Scrap mobile money tax or prepare for service shutdown – dealers

Mobile Money dealers have asked government to scrap the mobile money tax or risk having the service collapse by the end of the year.

The dealers told MPs on Parliament’s Finance, Planning and Economic Development committee that even the proposed 0.5% levy on mobile money withdrawals will hurt the business.

Norman Batuuma, the team leader of the Mobile Money Dealers Associations in Kampala said the transactions have dropped by 30 per cent since the introduction of the tax in July.

Batuuma noted that such charges have forced 236 agents with less than a year in the business to close shop in Kampala and Wakiso.

“Experienced agents still hang on with hope of a positive change as they look for opportunities elsewhere,” said Batuuma.

The dealers appeared before the Committee to make their submissions on the Excise Duty (Amendment) Bill 2018 that introduced by government following a public outrage over the tax.

Government introduced a 15 percent of fees charged for the transfer or withdrawal services, including transfers and withdrawal services by operators licensed or permitted to provide communications or money transfers or withdrawals but not including transfers and withdrawal services provided by banks.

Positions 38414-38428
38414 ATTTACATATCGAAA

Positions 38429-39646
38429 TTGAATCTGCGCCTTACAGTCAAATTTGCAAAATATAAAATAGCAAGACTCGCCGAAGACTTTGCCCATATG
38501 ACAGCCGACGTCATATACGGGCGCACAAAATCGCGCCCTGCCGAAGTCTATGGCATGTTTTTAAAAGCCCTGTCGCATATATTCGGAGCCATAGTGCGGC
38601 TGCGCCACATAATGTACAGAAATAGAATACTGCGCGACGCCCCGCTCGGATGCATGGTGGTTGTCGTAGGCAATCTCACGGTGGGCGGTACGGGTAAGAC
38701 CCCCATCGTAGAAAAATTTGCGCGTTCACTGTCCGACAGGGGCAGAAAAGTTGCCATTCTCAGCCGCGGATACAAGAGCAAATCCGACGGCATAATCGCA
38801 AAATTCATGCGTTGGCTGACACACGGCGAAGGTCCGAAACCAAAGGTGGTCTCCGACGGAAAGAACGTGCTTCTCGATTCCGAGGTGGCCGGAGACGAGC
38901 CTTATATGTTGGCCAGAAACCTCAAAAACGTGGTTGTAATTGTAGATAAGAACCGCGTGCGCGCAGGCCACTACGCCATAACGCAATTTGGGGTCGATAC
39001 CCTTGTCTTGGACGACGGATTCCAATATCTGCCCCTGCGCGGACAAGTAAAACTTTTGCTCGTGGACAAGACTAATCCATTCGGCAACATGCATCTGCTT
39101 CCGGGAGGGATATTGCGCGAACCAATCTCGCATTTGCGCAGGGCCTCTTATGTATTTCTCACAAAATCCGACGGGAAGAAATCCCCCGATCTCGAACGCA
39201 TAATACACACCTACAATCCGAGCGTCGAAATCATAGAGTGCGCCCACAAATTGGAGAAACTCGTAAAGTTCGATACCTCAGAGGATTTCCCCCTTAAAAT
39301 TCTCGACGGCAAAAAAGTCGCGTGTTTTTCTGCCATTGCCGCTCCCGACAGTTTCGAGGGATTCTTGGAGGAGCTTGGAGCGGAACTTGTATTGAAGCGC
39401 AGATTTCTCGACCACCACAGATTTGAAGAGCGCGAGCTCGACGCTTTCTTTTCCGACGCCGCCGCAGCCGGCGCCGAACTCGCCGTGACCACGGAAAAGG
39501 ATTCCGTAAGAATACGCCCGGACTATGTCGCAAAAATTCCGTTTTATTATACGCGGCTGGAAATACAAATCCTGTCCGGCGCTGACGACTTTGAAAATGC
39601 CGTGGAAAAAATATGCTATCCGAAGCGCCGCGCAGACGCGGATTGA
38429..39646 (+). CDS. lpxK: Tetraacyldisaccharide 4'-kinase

In addition, government also introduced a 1 percent of the value of a transaction on receiving, payments and withdrawals of mobile money transactions in the budget for the financial year 2018/2019.

The Excise Duty (Amendment) Bill 2018 seeks to reduce the tax to 0.5 percent and to only apply to withdrawal of mobile money transactions.

Batuuma noted that the tax has also pushed youths out of employment since the majority of the operators are young people.

“The drop in transactions will also affect government because it means that taxes collected will not meet the intended target,” Batuuma added.

MPs asked the dealers need to provide government with practical proposals to expand the tax base.

Hoima Municipality MP Lawrence Bategeka said, the committee should consider the recommendation by the Central Bank to scrap the tax.

“Let us look for other alternatives. We need to be considerate to the majority of Ugandans who are depending on mobile money,” said Bategeka

The Chairperson of the Committee, Henry Musasizi however, queried the dealers over their decision to increase transaction charges before the 0.5 percent tax was effected.

He said that for instance, charges on withdrawals within Shs1m were increased from Shs10,450 to Shs12,500 in June.

“We need you to go and explain to the clients why you increased these charges because they are not aware,” said Musasizi.